Advertising & Practical Thinking

The advertising profession is cold and cruel. The power of practical thinking is a perfect antidote.

Thursday, October 23, 2008

Searching for the Soul of a Brand

As stated previously, I strongly believe every brand has a soul and it can usually be found in the head of the CEO of the company. The SVP of the global advertising agency who had asked me to expound on the words “brand” and “branding”, later asked me, “How do you apply your practical thinking to mine the head of a CEO of a global company ?”

Seek beyond the obvious and look for simple clues that we would never consider as bearing any relevance. The Bentley he (or she) drives, the Armani suits he dons, or his Rolex timepiece do not necessarily reflect the innermost workings of the mind of this person. These are just the outer layers.

Start peeling the onion, one layer at a time.

Find out what are the brands he consumes regularly, from toothpaste to coffee, and cookies to chocolate. Soft drinks, beer and Scotch. Even deodorants, soap and shaving accessories. When was the last time he changed any of these brands?

How long has he been with the same insurance, home and auto, company? How long has he been with the same mobile services provider? Who is his rental car company? If any changes were made in the last two years, why?

Does he go the grocery store? Does he go to a hardware store or book store regularly?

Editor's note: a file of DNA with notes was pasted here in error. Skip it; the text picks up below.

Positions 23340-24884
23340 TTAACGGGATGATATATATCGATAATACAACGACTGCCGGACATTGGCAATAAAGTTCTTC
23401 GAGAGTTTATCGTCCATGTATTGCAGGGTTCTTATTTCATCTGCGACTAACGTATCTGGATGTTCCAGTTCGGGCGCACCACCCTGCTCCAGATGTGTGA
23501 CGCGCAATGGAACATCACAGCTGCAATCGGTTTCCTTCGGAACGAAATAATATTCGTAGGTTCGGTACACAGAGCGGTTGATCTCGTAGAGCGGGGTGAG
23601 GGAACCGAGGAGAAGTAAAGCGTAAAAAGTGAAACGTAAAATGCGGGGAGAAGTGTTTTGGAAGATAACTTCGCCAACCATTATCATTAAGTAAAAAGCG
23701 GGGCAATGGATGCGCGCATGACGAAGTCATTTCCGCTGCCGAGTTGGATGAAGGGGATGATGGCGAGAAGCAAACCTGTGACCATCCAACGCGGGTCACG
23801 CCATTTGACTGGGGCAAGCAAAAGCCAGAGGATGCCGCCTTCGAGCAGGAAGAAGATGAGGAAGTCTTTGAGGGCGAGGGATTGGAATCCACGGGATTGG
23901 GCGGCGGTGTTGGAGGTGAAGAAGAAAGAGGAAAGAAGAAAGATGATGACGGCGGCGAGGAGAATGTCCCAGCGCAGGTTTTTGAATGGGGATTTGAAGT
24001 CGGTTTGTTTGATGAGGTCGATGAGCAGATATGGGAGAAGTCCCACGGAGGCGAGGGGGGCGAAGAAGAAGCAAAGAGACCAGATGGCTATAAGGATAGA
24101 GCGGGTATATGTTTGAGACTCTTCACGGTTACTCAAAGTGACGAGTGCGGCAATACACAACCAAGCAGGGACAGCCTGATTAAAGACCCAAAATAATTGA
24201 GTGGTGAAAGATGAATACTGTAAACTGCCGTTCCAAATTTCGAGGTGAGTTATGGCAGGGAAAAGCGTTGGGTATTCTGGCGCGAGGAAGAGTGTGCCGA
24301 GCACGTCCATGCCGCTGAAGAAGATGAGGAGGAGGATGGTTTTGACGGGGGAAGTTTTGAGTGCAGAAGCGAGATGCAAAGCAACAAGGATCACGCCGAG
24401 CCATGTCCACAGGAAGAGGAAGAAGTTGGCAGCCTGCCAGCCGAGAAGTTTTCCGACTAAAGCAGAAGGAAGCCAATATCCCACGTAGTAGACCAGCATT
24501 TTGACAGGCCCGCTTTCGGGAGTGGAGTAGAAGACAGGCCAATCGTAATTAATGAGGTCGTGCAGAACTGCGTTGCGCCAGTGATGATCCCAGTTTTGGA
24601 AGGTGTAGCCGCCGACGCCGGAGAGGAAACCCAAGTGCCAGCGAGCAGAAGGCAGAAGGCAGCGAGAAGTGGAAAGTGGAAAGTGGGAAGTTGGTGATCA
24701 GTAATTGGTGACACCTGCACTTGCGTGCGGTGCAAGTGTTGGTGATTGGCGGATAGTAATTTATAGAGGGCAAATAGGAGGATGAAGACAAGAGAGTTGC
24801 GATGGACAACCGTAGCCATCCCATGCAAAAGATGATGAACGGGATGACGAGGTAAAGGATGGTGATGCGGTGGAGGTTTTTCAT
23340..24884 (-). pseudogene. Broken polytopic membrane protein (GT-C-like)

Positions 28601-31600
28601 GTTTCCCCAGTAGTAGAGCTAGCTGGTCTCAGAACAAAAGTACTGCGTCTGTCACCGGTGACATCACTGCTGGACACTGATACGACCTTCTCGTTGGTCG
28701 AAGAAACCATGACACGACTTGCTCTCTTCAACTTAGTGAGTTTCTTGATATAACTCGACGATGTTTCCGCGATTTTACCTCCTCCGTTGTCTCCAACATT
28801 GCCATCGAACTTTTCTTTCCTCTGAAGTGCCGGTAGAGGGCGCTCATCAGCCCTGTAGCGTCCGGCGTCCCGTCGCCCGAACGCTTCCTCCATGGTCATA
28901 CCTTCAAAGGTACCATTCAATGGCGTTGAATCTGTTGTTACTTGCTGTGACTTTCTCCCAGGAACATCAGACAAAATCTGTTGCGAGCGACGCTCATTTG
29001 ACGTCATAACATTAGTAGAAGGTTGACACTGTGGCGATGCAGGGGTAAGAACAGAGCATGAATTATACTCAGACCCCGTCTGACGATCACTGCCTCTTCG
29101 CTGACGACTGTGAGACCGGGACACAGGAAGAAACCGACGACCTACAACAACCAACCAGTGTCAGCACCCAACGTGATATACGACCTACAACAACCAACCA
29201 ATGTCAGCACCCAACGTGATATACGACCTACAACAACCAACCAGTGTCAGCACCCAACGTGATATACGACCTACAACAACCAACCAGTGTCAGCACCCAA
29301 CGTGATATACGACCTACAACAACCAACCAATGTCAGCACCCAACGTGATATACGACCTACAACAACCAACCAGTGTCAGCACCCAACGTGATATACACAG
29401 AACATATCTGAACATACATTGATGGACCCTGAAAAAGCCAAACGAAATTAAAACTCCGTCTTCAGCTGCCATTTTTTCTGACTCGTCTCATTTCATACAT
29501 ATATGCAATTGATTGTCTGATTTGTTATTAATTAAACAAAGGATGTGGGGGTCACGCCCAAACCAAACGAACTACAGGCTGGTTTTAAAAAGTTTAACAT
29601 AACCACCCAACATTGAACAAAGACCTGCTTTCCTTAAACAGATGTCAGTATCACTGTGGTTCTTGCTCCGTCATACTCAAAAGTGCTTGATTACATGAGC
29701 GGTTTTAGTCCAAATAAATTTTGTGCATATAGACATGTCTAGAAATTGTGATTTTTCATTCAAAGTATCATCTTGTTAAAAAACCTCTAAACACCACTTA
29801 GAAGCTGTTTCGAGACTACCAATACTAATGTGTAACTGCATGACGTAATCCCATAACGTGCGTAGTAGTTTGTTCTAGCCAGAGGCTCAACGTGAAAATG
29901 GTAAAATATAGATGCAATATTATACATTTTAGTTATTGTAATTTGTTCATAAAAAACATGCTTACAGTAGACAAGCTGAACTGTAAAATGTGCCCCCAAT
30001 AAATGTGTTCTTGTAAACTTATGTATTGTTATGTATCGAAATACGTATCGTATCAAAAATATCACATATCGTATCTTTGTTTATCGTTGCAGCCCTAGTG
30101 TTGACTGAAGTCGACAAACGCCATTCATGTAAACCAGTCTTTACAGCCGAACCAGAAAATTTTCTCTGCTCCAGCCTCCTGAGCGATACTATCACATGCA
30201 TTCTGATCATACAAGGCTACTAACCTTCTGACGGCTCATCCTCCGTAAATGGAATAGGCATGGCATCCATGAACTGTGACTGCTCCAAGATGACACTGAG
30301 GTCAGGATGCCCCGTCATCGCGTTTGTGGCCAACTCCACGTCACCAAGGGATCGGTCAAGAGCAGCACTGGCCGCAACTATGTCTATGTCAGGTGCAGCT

Is he a collector of art, vintage wines, stamps, coins, or sports memorabilia?

Does he try new products or new brands? What was the last new product he bought? What was the last new brand he bought?

Does he play golf? Does he ski? Is he an outdoorsman? Does he watch sports on TV? Was he an athlete, a musician, or an actor at any level? What are his favorite TV programs, movies? What about music – blues, jazz, rock and roll, or classical? His favorite business and non-business publication? What were the last works of fiction and non-fiction he read? His favorite author?

What was his first job and at what age? How many siblings does he have?

On an average, how much time a day not related to business, does he spend on the Internet?

You get the idea. You are trying to mine the head of the CEO for some data and information. The interpretation of the findings is what will lead to that one nugget – the soul of the brand.

No, it is not brain surgery. It is just practical thinking.

Yes, there are times when the soul of a brand is totally lost in the cobwebs of the mind of a CEO. Or, the interpretation of the data is way out in left field. This is when we have confused brands!

Once the soul of the brand has been articulated, the process of branding the product can start – usually with the crafting of a position statement.

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